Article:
• Immune modulator adamantylamide dipeptide stimulates efficient major histocompatibility complex class I-restricted responses in mice.

      Becker, Pablo D; Nörder, Miriam; Guzmán, Carlos Alberto; Grinstein, Saul; Helmholtz Centre for infection research, Inhoffenstr. 7, 38124 Braunschweig, Germany. (2007-05)
      Adamantylamide L-alanyl-D-isoglutamine (AdDP) is a synthetic adjuvant which belongs to the family of the desmuramyl peptides. AdDP exerts its adjuvant properties when it is administered either by the parenteral or by the mucosal route, leading to the elicitation of strong humoral responses at both the systemic and the mucosal levels. However, very little is known about the effect of AdDP on cellular immunity. Here we demonstrate that AdDP is able to stimulate cellular responses, which are characterized by the release of gamma interferon by CD8+ T cells when they are restimulated with a major histocompatibility complex class I-restricted peptide and strong in vivo lymphocyte-mediated cytotoxic activity. The capacity of AdDP to stimulate the elicitation of both cellular and humoral adaptive responses makes this adjuvant a promising tool for the development of mucosal vaccine formulations.
    • Immune modulators with defined molecular targets: cornerstone to optimize rational vaccine design.

      Ebensen, Thomas; Guzmán, Carlos A; Department of Vaccinology, Helmholtz Centre for Infection Research, Braunschweig, Germany. (2011-03-02)
      Vaccination remains the most valuable tool for preventing infectious diseases. However, the performance of many existing vaccines should be improved and there are diseases for which vaccines are still not available. The use of well-defined antigens for the generation of subunit vaccines has led to products with an improved safety profile. However, purified antigens are usually poorly immunogenic, making essential the use of adjuvants. Despite the fact that adjuvants have been used to increase the immunogenicity of vaccines for more than 70 years, only a handful has been licensed for human use (e.g., aluminium salts, the micro-fluidized squalene-in-water emulsion MF59 and monophosphoryl lipid A). Thus, the development of new adjuvants which are able to promote broad and sustained immune responses at systemic and mucosal levels still remains as a major challenge in vaccinology. Recent advances in our understanding of the immune system have facilitated the identification of new biological targets for screening programs aimed at the discovery of novel immune stimulators. This resulted in the identification of new candidate adjuvants, which made possible the modulation of the immune responses elicited according to specific needs. A number of promising adjuvants which are currently under preclinical or clinical development will be described in this review.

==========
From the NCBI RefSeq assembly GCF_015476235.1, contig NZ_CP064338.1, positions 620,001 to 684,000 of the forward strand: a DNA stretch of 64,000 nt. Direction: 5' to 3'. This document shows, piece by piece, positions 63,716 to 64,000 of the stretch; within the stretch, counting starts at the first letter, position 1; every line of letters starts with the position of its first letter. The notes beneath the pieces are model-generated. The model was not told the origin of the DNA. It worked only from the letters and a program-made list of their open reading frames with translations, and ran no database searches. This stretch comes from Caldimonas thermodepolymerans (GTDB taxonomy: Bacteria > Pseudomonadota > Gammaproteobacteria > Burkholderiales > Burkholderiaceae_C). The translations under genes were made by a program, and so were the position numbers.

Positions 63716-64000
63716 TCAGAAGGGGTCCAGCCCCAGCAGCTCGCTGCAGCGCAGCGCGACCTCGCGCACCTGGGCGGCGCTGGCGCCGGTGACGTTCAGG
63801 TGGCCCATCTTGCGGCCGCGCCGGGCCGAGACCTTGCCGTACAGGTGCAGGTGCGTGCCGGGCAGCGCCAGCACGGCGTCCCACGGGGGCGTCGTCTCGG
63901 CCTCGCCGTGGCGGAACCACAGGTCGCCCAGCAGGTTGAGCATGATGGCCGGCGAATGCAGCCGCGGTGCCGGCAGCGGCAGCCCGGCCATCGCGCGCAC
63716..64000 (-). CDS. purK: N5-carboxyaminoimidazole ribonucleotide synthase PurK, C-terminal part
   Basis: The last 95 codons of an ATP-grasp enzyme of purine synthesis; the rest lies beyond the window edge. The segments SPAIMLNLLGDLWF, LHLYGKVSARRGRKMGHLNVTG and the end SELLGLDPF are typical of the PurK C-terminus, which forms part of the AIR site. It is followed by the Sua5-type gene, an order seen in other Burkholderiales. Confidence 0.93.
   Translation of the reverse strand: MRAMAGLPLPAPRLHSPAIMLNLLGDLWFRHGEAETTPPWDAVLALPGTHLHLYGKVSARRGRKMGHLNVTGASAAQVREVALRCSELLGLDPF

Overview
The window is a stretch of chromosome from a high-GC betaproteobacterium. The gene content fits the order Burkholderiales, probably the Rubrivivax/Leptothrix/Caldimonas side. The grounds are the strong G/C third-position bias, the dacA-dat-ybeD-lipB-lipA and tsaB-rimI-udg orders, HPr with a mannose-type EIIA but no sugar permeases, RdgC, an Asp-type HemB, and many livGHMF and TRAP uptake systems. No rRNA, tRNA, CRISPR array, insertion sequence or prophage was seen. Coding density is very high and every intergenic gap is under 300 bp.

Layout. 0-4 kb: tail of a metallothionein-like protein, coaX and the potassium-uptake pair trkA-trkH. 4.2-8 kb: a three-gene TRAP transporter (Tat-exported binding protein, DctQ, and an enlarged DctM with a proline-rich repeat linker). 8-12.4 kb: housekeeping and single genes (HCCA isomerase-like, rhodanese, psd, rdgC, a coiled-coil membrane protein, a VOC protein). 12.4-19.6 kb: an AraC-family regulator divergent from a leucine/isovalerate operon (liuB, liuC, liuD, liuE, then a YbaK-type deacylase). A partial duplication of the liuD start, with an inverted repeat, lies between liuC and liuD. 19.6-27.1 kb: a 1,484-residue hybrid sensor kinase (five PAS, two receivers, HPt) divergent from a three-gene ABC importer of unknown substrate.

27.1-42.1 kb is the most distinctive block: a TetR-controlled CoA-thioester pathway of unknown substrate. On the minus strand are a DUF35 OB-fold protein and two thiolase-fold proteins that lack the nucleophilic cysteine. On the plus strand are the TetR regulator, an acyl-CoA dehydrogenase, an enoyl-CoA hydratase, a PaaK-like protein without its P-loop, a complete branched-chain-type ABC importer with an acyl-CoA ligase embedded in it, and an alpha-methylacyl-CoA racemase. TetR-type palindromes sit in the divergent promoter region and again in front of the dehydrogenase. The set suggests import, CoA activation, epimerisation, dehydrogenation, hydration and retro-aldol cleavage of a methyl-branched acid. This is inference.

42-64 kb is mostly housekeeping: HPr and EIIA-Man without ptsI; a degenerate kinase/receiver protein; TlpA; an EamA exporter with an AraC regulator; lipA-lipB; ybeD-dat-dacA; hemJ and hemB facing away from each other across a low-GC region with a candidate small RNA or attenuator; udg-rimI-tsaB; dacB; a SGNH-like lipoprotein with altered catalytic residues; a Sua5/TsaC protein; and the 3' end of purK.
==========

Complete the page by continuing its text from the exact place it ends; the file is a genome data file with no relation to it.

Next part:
• Intramammary application of non-methylated-CpG oligodeoxynucleotides (CpG) inhibits both local and systemic mammary carcinogenesis in female BALB/c Her-2/neu transgenic mice.

      Mastini, Cristina; Becker, Pablo D; Iezzi, Manuela; Curcio, Claudia; Musiani, Piero; Forni, Guido; Cavallo, Federica; Guzmán, Carlos A; Molecular Biotechnology Center, Department of Clinical and Biological Sciences, University of Torino, 10126 Torino, Italy. (2008-05)
      CpG are powerful drugs activating the innate immune system. In this study, the ability of their intramammary administration in impeding the devastating progression of carcinogenesis in all the mammary glands of female BALB/c mice transgenic for the rat neu transforming oncogene was assessed. Starting when in situ carcinomas were scattered over all their mammary glands (week 10), mice received CpG injections in the stroma of the fourth left gland. Local neoplastic progression was inhibited by six monthly administrations. CpG not only delayed the onset of carcinomas in the injected gland, but also hampered their progression. Extended latency was observed for tumors in glands both close to and far from the injection site. When the experiment ended (week 45), no tumors were palpable in 67% of the injected glands and a markedly impaired tumor growth was evident in the others. An impressive local infiltrate of CD11b(+) cells with the morphologic features of macrophages, plasma cells, B220(+) B cells, and CD4(+) and CD8(+) T cells was quickly recruited to the CpG-treated glands. High quantities of IFN-gamma producing cells were only present in the ipsilateral axillary draining lymph nodes of the treated glands. Enhanced natural killer (NK) lytic activity was also detected in the spleens. Inhibition of progression was weaker when only four injections were given, and abolished by in vivo depletion of NK cells. CpG monotherapy is thus effective in an aggressive model of autochthonous cancer. The results strongly support the administration of CpG as a local monotherapy of multiple invasive microscopic lesions.
    • Intranasal vaccination with recombinant outer membrane protein CD and adamantylamide dipeptide as the mucosal adjuvant enhances pulmonary clearance of Moraxella catarrhalis in an experimental murine model.

      Becker, Pablo D; Bertot, Gustavo M; Souss, David; Ebensen, Thomas; Guzmán, Carlos A; Grinstein, Saúl; Virology Laboratory, Ricardo Gutiérrez Children's Hospital, Gallo 1330, 1425 Buenos Aires, Argentina. (2007-04)